Advertisement
YOU ARE HERE: LAT HomeCollectionsAttorneys

Simpson Lawyer Loses Low-Profile O.C. Case

Courts: Attorney Alan Dershowitz argues on behalf of Huntington Beach physician Nagesh Shetty, charged with filing a false tax return.

June 11, 1996|DEXTER FILKINS | TIMES STAFF WRITER

SANTA ANA — Celebrated defense lawyer Alan Dershowitz returned to a Southern California courtroom Monday, but to a far less glamorous setting than the murder trial of O.J. Simpson.

The defendant was a no-name. The TV cameras were gone. And Dershowitz lost.

Dershowitz argued in a U.S. District Court here on behalf Nagesh Shetty, a Huntington Beach doctor charged with filing a false tax return.

Dershowitz flew cross-country to argue a single motion on the doctor's behalf. At issue: whether delays by the government had trampled on Shetty's right to a speedy trial. Dershowitz said they did.

U.S. District Judge Gary L. Taylor sided with the government.

Shetty was arrested in 1994 on 28 counts of mail fraud, but those charges were dropped. He now faces three counts of making a false statement on a tax return, a felony.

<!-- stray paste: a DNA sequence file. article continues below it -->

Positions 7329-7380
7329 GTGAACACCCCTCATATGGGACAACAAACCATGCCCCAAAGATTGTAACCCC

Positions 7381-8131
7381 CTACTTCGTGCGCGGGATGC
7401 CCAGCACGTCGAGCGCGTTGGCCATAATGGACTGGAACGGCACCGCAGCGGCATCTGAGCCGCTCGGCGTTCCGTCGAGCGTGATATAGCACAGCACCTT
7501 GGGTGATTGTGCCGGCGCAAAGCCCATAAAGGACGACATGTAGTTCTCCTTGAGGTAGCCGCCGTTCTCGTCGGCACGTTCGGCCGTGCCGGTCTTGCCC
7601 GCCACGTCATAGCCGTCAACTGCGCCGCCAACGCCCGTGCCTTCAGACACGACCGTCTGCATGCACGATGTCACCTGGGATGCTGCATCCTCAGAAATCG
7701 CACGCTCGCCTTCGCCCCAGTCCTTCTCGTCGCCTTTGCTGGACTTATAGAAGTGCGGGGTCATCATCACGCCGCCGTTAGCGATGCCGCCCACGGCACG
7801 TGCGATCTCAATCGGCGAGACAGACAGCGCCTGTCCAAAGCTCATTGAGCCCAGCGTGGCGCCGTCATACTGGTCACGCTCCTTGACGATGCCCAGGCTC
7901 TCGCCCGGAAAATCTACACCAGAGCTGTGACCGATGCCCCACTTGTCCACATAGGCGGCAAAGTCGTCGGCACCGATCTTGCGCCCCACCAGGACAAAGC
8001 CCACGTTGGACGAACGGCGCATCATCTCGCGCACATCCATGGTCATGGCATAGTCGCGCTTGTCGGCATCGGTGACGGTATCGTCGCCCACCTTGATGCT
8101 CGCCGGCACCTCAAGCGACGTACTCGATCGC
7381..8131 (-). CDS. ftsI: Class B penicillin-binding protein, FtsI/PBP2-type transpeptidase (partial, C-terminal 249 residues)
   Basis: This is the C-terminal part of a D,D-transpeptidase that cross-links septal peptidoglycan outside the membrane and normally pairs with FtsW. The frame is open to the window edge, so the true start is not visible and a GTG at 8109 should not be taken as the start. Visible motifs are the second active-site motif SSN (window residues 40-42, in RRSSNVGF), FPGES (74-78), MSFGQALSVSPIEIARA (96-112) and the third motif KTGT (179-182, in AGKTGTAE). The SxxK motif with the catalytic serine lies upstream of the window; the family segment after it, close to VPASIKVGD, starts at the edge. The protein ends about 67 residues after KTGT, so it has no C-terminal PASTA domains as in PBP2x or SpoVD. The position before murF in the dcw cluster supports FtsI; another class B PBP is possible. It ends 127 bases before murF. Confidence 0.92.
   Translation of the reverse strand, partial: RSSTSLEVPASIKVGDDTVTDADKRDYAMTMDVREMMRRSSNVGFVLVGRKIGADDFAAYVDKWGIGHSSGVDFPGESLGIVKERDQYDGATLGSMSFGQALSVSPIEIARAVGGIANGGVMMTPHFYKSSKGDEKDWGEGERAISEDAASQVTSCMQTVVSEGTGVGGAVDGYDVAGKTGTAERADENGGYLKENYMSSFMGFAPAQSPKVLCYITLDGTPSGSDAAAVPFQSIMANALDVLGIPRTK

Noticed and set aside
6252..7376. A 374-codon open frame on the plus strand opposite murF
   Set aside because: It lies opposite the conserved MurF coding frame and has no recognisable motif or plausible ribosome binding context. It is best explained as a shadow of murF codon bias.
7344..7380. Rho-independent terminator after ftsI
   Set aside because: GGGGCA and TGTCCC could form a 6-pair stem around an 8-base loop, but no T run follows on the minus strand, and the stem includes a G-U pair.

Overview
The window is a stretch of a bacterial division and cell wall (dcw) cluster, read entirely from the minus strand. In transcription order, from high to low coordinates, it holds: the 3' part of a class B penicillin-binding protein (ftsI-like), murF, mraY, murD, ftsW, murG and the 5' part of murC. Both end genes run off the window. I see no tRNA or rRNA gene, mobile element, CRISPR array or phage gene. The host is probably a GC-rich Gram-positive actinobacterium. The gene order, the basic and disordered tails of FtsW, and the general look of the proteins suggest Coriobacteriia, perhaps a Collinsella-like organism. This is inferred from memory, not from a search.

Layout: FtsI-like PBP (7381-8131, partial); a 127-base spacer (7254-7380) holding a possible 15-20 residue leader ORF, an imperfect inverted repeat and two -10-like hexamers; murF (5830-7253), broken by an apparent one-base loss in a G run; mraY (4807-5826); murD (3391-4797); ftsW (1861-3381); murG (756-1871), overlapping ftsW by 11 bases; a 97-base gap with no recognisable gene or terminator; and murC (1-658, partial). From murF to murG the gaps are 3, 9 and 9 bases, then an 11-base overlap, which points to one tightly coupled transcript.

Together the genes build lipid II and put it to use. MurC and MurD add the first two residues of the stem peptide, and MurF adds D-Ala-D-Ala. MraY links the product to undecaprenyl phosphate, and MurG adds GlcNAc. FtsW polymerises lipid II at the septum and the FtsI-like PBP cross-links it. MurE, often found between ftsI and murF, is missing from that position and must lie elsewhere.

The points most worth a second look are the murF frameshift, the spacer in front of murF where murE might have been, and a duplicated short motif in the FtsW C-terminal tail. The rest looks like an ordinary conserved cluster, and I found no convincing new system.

Dershowitz, perhaps best known for his role as a co-counsel in Simpson's murder trial, has handled a number of high-profile cases, including the trials of socialite Claus Von Bulow and heavyweight boxer Mike Tyson.

Dershowitz argued that Shetty's trial was improperly delayed for eight months after a prosecutor became ill. Shetty was been awaiting trial for more than 18 months.

"This court must--not may--must dismiss this case," Dershowitz told the judge. "We cannot trivialize the right to a speedy trial."

But Taylor ruled that Shetty had concurred with many of the prosecution's delays.

"A good deal of the overall delay can be attributed to the defendant," the judge said.

Outside the courtroom, the famed Harvard law professor said, "I respectfully disagree with the judge's decision."

Shetty's trial begins today.

Paul William Raymond, the lead defense for Shetty, said he called in Dershowitz because he thought his legal skills might prove decisive.

"My client felt he could add to the case," he said. "I think he raised some very good points."

Dershowitz said he was glad to be back in Southern California. He said that though this was the first time he had argued in an Orange County court, it was not the first time he had been to Orange County.

"I've spoken here before," Dershowitz said. "And I've been to Disneyland."

Advertisement
Los Angeles Times Articles
|
|
|